I riff’ed it up while messing around in the kitchen one evening. It just clicked.
Now, I can’t live without it on things like:
Fried Okra, or fried anything
Roast veggies of any type
Fish of any type and cooking style
Anything where you might use mayo or a sauce”
The ingredients for John’s recipe can be found online. I had to look up both ingredients that were not Chicaoji!
Kewpie Mayo is apparently the go-to mayo for master chefs. (Not surprisingly, I’d never heard of it!)
Yuzu Juice is a really interesting food that is common on the other side of the Pacific Ocean. It’s a variety of citrus that is considered to have some health benefits. Here’s a LINK to some info I found about the benefits. John even has a Yuzu growing at his Bay Area home.
Now not everyone is going to have Kewpie Mayo and Yuzu Juice on hand but you can get the idea from John’s recipe. Please do let me know if you come up with substitutes and or any “recipe riff” of your own.
Thank you for providing such a lovely product over these years! Thank you for the information, I truly had no idea I could get my favorite sauce here in Everett! [Sno-Isle Food Co-op] Thank you for letting me know, I will check it out there next time!
I have been enjoying chicaoji for quite some time now… roughly 6-8 years or so now. I first found out about Chicaoji at a local market on Lopez Island some years back, and I believe it was you that sold it to me 🙂
Typically, I use chicaoji on my egg recipes or chicken recipes. My favorite breakfast to make for myself and my wife is as follows:
Chicken wings – First and second sections only – the drumette and flat wingette. Cut off the wing tips and use them for bait in your crab traps.
Preheat a grill to a relatively low heat. I put all six burners on my natural gas grill to the lowest setting.
Place the wing sections on the grill and cook over direct heat for approximately 7 – 8 minutes. Turn the sections over and allow to grill for another 7 – 8 minutes on the other side. Wings should have crispy skin at this point, and some grill marks. There should be visible signs that cooking is complete, such as small amounts of clear juices bubbling under the skin.
Remove the wing sections from the grill and place in a large bowl. Put a few tablespoons of Chicaoji sauce for each pound of wings into the bowl and toss with a spatula to make sure all the wings are coated with the Chicaoji. Cover the bowl with plastic wrap and allow the wings to rest and steam in their juices for about 10 minutes and for the Chicaoji to adhere to the chicken skin.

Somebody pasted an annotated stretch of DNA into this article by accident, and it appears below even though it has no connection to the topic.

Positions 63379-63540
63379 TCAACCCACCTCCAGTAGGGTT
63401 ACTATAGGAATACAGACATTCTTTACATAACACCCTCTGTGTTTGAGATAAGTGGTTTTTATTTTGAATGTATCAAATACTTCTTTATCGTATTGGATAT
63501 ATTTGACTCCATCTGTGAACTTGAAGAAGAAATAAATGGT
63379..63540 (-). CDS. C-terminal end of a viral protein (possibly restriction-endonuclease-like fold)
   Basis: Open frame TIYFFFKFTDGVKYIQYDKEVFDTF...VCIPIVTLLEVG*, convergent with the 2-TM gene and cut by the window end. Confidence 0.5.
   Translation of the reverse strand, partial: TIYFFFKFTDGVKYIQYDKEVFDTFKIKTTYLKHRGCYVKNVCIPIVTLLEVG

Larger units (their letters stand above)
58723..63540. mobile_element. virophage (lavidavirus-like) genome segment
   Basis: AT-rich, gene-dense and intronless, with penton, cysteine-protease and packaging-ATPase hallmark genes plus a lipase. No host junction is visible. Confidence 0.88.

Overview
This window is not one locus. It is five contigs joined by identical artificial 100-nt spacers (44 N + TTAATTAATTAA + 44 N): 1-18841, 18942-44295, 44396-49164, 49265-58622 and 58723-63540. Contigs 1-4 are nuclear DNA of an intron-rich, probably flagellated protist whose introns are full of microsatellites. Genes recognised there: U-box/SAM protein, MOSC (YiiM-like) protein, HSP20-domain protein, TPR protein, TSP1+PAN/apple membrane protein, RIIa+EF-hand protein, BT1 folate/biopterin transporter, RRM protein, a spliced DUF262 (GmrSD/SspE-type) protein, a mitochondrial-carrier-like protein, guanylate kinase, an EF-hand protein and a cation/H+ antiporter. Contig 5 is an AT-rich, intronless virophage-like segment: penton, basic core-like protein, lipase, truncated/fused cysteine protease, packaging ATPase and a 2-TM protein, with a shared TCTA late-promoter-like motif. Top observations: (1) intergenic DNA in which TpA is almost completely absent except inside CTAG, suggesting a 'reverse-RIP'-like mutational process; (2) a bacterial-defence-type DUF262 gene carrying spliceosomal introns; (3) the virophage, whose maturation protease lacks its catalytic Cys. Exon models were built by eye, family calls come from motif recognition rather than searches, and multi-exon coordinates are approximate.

Serve with crunchy vegetable sticks such as celery, carrot, jicama, or cucumber, and a creamy dipping sauce such as blue cheese or ranch dressing.
½ cup chopped parsley (or more…parsley is really good and good for you.)
Chicaoji Yogurt Dressing
1 cup plain yogurt
2 TablespoonsChicaoji Sauce
This recipe is extremely flexible. Basically, it’s about pan roasting whatever you want to eat, steaming some greens on top of it and then eating this with Chicaoji Sauce & plain yogurt. The quantity of food depends on how many people you are feeding and how big a skillet/pan you have.
Cut up vegetables (I like to just cut roots in half or quarters and put a flat side down. RW)
Put them in skillet with the oil and cover with lid. (The lid helps to steam things but isn’t absolutely necessary.)
Cook these in the oven or on top of the stove. Cooking time and heat varies depending on how soon you want to eat and how finely you cut up the veggies. High heat/finely chopped is faster and low heat/coarsely chopped is slower…. Medium heat….well…you get the idea. (I like to cook root vegetables a long time on low-medium heat until they blacken, i.e. “Cajun Style”. RW)
Mix Chicaoji and yogurt in separate bowl.
Toss chopped greens on top of other veggies and continue to cook for a couple of minutes, according to taste. Some people prefer raw greens. I like to cook them 4-5 minutes so that they wilt but are still bright green. Dark greens are interesting because their flavor evolves the longer they are exposed to heat.
Serve up the vegetables and greens.
Scoop on the Chicaoji Yogurt Dressing.
Sprinkle on parsley
Serve with bread, tortillas, crackers, chips or whatever you prefer.